As we were pushed aside by bigger and bigger kids (and I’m talking 13-20 – most just in jeans) I felt more and more irritated. I started saying things outloud like, “There’s a line” and “You’re going to knock a four year old over, really?” For every nice teen waiting their turn who had put together a cool costume – big shout out to the Book of Mormon kids who could sing the opening number, the awesome Lisbeth Salander from The Girl with the Dragon Tattoo, and my matching Princess Lea who wanted her picture with me, you guys were great – there were ten, burly, shouldn’t be out, little jerks jamming up the streets and elbowing their way past the pre-schoolers. When I was young no self respecting teenager was still going door to door. Or, if they were, it was later, after the little kids were done. You didn’t need a watch back then, as soon as the big kids came out, you knew it was time to go home.
This, however, was chaos and I think the ones who suffered most (aside from the parents who looked strung out and tired) were the kids. The boys never let go of my hands. The pirate kept telling me he was scared and my jedi was seriously put out to wait in a line. Loch was asking to go home by the end of the dead end street. It was no longer fun. It was overwhelming.
What happened to trick or treating in your own neighborhood or like us, the neighborhood of your friends? Driving thirty minutes to get to the “right” neighborhood is weird. It’s like dragging your kids to best fishing spot to “catch the big one” when all they want to do is drop a line off the end of your dock. The houses were amazing but we couldn’t enjoy them. Even the people who owned them, and had gone to all the trouble, weren’t getting much out of it. It was an onslaught and probably why they delegated their candy job to the help.
At the end of the day if you asked Loch if he had a good time he’d say yes, he dressed up and hung out with his friends, but as his mother, I know it could have been better. I miss the old days before we started supersizing everything. I missed the purity of watching my kid trip up someone’s walkway to ring their bell. I missed watching from the street as he spoke to the home owner and received his candy. Last year he was a vampire and everyone kept saying, “Oh, look Dracula!” and he’d say, “No, I’m a vampire.” not knowing that Dracula was, in fact, the most famous vampire. I missed him running back to us to show us his goodies and I was sorry not to be able to interact with the other adults in our group without worrying we’d lose track of our children in a mob. Secretly, I even missed my voyaristic love of peeking into other’s people’s homes. We had a lovely time with our friends back at their house but I prefer trick or treating when it’s more wholesome and less commercial. I appreciate the expensive decorations but they come with too many fans. I’m ok with a hand carved jack o’lantern on the front porch and I favor a Halloween that’s more cute superheros and less evil clowns. This year was a perfect example of how bigger is not always better. Sure, Loch came away with a lot of loot, but he was happiest when we got home and he was able to hand out candy and play with his friends. He felt safe there, and in that happiness he could finally relax and just enjoy the holiday he loves so much.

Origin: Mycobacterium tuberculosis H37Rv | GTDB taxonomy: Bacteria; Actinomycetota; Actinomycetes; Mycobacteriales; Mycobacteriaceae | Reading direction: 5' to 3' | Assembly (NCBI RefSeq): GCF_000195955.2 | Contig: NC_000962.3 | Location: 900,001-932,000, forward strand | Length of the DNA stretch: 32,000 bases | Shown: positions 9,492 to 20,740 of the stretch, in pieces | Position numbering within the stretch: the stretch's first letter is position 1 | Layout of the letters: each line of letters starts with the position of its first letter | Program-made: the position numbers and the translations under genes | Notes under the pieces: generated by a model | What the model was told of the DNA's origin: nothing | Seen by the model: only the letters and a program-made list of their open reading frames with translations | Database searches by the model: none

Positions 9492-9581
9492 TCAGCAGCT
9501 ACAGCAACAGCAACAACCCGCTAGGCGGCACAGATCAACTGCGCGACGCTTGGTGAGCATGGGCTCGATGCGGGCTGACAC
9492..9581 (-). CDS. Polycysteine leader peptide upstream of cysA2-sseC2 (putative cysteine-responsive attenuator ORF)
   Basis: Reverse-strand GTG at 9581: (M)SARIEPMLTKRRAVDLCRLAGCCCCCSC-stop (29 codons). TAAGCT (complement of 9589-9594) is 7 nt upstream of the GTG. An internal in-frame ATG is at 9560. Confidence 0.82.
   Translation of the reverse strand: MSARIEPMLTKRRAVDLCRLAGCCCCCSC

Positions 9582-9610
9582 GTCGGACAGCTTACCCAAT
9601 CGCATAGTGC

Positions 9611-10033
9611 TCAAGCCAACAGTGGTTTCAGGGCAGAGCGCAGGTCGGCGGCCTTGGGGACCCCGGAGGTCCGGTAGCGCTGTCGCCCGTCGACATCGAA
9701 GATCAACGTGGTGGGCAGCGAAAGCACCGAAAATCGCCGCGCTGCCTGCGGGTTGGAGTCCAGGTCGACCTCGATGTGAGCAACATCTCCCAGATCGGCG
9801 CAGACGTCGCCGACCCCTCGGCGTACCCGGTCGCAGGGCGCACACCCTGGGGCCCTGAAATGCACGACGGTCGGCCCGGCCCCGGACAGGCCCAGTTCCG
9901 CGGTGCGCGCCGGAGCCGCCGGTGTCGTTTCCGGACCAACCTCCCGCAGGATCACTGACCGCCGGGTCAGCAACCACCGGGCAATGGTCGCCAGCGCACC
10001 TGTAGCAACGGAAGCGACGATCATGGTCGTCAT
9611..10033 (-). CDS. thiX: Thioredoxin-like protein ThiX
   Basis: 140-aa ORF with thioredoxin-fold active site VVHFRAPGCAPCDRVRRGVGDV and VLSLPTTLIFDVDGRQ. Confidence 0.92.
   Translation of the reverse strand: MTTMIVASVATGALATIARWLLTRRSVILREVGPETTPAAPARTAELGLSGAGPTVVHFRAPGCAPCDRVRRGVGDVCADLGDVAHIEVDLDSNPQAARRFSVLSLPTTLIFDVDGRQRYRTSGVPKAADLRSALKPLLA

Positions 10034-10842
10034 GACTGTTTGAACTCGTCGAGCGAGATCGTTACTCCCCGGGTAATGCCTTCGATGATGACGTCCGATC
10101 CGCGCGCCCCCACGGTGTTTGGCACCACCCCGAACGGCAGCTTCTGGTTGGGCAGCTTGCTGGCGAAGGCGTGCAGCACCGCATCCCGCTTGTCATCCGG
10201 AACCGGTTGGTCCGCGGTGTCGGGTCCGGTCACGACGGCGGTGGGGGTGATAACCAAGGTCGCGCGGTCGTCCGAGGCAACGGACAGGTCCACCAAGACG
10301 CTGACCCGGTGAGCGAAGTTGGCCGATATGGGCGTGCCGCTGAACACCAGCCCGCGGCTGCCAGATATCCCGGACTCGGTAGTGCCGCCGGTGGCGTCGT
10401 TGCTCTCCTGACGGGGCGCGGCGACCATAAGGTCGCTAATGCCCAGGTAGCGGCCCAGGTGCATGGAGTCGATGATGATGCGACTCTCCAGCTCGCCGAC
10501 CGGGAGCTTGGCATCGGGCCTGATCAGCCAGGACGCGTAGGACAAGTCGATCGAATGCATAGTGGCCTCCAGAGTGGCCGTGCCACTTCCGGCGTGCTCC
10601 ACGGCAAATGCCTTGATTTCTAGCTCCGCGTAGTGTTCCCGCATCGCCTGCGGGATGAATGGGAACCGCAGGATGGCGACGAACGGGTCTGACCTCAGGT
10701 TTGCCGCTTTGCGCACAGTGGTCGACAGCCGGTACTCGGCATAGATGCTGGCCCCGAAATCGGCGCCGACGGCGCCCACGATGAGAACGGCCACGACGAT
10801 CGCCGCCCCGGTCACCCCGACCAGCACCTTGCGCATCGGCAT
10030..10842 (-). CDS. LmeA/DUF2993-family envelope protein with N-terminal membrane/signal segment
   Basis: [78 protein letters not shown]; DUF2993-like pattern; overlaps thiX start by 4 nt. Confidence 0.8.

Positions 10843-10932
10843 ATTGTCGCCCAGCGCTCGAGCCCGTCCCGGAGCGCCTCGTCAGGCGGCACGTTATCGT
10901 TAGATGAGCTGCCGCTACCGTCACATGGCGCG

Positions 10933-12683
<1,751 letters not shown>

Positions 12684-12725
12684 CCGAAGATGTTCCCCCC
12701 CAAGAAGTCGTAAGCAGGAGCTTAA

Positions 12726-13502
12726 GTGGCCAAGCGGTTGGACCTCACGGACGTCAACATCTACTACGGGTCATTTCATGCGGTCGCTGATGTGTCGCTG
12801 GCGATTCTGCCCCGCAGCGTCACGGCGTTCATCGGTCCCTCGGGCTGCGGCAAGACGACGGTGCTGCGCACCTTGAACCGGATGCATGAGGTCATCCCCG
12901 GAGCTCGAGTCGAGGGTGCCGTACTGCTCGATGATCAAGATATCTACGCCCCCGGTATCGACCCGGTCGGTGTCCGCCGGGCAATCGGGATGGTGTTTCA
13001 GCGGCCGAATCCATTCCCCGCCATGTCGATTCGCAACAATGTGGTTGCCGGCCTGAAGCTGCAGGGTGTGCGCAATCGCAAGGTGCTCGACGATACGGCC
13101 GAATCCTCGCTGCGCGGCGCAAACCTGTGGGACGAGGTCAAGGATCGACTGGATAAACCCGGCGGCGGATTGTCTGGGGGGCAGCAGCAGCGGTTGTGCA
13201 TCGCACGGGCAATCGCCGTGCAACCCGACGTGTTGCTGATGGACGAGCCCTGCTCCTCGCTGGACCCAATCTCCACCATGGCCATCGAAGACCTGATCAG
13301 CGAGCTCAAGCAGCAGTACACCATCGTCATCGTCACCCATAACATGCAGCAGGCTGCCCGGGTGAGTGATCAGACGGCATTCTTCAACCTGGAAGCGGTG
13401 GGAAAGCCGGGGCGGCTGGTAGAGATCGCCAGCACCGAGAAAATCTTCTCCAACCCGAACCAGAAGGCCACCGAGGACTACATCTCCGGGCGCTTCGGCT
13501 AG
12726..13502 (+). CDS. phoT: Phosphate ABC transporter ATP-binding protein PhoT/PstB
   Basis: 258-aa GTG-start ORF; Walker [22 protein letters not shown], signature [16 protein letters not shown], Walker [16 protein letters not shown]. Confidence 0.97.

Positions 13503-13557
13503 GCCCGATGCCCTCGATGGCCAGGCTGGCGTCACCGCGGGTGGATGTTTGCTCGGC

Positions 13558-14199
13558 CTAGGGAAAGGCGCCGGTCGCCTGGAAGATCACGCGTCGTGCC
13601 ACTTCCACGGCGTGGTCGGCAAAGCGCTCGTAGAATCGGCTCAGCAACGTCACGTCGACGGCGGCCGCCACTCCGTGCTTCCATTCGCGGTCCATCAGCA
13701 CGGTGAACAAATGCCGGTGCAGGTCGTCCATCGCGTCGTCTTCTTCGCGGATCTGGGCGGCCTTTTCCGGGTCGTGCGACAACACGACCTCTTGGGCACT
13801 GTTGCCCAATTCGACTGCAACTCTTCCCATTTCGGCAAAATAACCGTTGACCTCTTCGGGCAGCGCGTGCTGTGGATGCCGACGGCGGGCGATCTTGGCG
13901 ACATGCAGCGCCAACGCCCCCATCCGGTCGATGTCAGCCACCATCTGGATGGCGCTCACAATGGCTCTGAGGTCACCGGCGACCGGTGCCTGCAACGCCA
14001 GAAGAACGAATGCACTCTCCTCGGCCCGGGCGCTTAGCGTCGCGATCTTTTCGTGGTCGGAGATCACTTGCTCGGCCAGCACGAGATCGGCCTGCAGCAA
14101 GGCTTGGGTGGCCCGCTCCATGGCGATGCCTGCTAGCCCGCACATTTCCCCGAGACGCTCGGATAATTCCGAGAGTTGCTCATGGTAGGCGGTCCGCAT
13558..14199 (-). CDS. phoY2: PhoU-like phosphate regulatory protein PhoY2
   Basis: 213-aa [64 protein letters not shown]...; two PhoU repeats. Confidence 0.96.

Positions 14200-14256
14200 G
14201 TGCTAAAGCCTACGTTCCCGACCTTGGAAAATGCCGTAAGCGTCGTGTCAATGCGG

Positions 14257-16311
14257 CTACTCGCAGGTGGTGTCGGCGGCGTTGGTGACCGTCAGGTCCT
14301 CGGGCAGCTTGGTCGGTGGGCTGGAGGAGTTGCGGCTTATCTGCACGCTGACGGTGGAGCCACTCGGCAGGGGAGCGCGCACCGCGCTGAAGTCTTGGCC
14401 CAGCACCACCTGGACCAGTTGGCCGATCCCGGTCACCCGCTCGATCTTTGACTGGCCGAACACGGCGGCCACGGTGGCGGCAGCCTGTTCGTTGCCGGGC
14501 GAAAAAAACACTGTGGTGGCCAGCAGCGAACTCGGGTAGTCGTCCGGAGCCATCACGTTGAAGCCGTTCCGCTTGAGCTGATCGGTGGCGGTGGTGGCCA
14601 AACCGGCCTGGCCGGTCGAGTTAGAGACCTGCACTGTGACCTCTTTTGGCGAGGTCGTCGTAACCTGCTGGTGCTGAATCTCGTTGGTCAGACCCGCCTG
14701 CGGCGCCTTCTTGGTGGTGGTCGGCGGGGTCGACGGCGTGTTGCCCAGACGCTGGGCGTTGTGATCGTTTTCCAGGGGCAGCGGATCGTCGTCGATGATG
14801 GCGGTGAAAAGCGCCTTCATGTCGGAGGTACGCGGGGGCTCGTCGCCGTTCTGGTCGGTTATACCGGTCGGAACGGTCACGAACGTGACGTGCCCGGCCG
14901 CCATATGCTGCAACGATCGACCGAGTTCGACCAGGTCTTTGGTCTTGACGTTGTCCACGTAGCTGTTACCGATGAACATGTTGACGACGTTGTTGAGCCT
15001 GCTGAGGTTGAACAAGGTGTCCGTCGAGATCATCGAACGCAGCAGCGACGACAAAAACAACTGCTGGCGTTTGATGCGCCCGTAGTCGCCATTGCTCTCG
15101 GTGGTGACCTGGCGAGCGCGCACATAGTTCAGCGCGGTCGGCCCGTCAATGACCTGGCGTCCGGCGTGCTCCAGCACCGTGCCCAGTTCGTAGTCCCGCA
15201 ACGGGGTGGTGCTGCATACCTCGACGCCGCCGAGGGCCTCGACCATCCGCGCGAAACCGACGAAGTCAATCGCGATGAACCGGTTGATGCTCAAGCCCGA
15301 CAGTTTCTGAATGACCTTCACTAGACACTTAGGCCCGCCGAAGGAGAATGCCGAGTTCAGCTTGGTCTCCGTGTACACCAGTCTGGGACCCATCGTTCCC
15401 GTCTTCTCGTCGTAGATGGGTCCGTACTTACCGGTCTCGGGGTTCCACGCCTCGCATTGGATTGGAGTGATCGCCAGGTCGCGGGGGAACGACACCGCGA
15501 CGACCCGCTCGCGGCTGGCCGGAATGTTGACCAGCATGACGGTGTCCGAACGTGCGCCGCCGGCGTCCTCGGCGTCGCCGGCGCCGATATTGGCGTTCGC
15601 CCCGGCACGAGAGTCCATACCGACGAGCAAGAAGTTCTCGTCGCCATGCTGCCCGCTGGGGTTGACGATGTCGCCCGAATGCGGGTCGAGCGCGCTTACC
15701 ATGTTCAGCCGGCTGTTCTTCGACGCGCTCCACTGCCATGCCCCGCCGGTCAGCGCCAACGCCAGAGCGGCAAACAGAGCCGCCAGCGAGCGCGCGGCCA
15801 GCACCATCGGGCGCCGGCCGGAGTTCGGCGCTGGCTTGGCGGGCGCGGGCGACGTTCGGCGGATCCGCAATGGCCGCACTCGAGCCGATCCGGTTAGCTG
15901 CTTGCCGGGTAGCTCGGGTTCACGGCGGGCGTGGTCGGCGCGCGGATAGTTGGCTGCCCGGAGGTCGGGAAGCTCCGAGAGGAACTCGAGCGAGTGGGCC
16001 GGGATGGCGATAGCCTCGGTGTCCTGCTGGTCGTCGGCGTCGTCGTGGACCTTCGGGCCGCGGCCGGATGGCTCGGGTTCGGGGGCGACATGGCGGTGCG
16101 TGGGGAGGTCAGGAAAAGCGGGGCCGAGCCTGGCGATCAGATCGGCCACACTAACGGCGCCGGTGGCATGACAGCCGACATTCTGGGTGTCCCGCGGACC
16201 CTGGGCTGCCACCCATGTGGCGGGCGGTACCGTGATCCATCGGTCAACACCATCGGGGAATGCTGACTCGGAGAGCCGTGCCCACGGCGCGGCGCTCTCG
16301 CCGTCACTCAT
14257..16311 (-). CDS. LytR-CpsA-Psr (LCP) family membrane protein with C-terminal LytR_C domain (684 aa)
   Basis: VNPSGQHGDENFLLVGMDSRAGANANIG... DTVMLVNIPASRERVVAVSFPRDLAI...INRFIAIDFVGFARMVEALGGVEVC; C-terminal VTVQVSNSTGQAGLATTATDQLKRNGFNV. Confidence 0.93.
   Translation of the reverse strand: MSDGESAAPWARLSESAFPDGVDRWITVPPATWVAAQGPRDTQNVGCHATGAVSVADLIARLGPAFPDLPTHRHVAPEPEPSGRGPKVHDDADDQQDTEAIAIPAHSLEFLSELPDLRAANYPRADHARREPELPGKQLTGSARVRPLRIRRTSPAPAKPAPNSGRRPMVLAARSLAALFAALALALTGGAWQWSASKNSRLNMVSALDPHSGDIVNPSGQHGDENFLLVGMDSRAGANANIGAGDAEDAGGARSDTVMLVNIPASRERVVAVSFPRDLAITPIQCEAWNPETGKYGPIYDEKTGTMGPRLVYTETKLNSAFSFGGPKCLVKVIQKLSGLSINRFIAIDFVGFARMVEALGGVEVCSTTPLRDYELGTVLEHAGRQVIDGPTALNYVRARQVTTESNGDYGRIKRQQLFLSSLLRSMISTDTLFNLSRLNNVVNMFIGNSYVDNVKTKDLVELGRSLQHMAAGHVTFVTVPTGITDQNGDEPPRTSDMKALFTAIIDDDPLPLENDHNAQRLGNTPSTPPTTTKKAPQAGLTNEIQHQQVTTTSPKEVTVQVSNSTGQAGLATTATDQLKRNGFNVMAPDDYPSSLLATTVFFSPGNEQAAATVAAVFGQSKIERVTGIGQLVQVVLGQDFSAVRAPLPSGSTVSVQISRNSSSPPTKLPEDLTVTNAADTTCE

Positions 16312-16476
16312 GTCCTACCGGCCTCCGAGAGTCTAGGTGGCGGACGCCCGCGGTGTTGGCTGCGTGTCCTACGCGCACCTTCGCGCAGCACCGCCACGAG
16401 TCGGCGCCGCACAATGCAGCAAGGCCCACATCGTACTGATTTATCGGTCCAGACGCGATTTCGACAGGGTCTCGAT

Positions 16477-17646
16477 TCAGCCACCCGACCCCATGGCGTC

I couldn’t agree with him more.
Right on. I was so upset this year and we stayed right in our lovely neighborhood. We have an amazing loop and our neighbors like to really do it up. Things started out just fine at 6 ish, nice talks with the elderly couple who have lived here 50 years and Quinn correctly everyone that he was a cheetah NOT a leopard – and explaining why. As soon as it got dark things went mad. Minvans starting driving in and dumping loads of kids off – all these kids who don’t live in my hood and were too old to be out trick or treating. I ended up in such a bad mood and Quinn ended up just wanting to go home. Normally we have such a quiet neighborhood and everyone knows one another. Its safe and there are very few cars. This Halloween became a raceway of cars, streets full of strangers and we retreated back to our home and turned out all the lights.
Leigh, I couldn’t agree more:). I speak your words in my heart every year…
Sent from my iPad
I can see this slowly starting to happen in Toronto in the more up-scale neighbourhoods. Fortunately, ours is still OK because the houses are mostly semi-detached, and modest. But it’s a growing trend, I think. Too bad.